Plane takes first flight on 100% biofuel

Summary:It's a bird. It's Superman. It's a plane flying on algae! But will this biofuel cost too much to ever take off? International aerospace company EADS hopes not.

Renewable fuels have had many burgeoning developments this year. Just this month, a sun-powered plane flew through the darkness of night. In March, I discussed the U.S. Air Force testing a biofuel blend on some of its fighter jets.

Then, at the International Aerospace Exhibition in Germany was the world's first plane to take to the air on nothing but algae-based biofuel.

The plane will take flight again at the Farnborough Airshow this week. According to EADS (the maker of the Airbus), the higher energy content of the biofuel allows their Diamond Aircraft DA42 New Generation to use almost a half gallon less fuel per hour than it would on conventional, kerosene-based jet fuel. And the small aircraft does so without extensive engine modifications or sacrificing performance. Compared to Jet-A1 fuel, the exhaust from the algae fuel has 8 times less hydrocarbons as well as reduced nitrogen oxide and sulfur oxide emissions.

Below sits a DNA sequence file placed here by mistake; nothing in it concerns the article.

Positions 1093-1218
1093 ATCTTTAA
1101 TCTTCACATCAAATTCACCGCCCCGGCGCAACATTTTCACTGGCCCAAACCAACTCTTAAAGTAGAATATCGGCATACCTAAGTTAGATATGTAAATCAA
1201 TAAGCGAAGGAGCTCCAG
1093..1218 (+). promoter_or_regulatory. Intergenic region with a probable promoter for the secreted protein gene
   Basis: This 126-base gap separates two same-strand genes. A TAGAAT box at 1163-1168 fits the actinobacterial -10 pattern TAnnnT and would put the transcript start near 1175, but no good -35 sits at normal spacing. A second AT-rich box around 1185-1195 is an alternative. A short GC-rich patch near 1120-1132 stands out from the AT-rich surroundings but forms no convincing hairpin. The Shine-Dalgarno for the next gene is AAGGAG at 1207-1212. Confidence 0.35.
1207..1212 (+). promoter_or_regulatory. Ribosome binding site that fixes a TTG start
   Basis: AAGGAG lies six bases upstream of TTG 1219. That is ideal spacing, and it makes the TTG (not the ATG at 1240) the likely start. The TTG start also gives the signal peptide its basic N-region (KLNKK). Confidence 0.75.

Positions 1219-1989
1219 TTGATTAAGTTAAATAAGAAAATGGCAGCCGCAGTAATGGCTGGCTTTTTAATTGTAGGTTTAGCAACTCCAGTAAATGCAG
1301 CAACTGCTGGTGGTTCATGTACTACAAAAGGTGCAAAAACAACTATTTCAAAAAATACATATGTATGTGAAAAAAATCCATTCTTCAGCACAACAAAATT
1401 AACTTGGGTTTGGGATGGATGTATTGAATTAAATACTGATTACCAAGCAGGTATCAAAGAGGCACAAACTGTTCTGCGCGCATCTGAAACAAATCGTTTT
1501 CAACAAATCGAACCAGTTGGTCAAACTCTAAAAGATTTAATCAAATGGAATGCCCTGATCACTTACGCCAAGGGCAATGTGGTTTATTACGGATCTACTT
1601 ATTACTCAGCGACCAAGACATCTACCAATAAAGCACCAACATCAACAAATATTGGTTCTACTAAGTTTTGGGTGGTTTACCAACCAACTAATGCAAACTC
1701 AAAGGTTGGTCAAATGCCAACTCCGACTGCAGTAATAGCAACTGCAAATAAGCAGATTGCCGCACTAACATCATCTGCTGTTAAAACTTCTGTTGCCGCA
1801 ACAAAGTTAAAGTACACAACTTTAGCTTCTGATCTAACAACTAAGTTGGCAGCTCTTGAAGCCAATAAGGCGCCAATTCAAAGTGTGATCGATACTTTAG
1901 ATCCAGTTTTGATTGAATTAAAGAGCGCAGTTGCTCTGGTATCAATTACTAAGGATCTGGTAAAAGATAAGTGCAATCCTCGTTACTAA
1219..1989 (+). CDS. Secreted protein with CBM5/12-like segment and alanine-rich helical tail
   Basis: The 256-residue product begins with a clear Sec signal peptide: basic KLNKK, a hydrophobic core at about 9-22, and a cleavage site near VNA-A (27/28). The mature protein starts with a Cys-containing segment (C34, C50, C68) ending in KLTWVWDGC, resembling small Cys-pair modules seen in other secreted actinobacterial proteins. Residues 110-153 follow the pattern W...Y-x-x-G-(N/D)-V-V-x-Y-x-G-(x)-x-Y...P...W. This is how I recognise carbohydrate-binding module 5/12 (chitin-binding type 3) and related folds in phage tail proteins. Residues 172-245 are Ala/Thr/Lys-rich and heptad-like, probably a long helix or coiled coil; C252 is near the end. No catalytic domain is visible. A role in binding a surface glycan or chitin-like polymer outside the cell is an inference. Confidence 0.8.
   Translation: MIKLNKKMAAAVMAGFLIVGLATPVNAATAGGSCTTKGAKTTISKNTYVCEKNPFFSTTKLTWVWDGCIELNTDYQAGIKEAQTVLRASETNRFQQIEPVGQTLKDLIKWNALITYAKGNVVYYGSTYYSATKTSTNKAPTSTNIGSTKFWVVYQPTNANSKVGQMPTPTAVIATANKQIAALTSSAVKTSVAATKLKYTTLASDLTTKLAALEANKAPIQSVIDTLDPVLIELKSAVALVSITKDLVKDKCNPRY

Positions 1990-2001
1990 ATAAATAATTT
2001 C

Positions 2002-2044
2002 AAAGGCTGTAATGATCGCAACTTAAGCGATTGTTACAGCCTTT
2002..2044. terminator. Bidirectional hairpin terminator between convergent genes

MarketWatch quotes Jean Botti, chief Technology Officer for EADS:

We absolutely need to find a plan B for the replacement of kerosene. What we're doing on biofuels right now is a very promising way of getting to that point. The potential from the use of algae is the highest I have seen so far.

The cost of producing enough algae to use the biofuel on a large scale, however, remains prohibitively high.

Even so, EADS hopes to help develop the industrial infrastructure to support the fuel. They optimistically seek to have a pilot project within five years running planes on 100-percent biofuel, possibly between Toulouse and Paris. By 2030, they aim to have 10 percent of their fleet flying on pure or blended biofuel.

Related on SmartPlanet:

Images: EADS/Dannenberg
Via: MarketWatch

This post was originally published on

Topics: Innovation


Contributing Editor Melissa Mahony has written for Scientific American Mind, Audubon Magazine, Plenty Magazine and LiveScience. Formerly, she was an editor at Wildlife Conservation magazine. She holds degrees from Boston College and New York University's Science, Health, and Environmental Reporting Program. She is based in New York.... Full Bio

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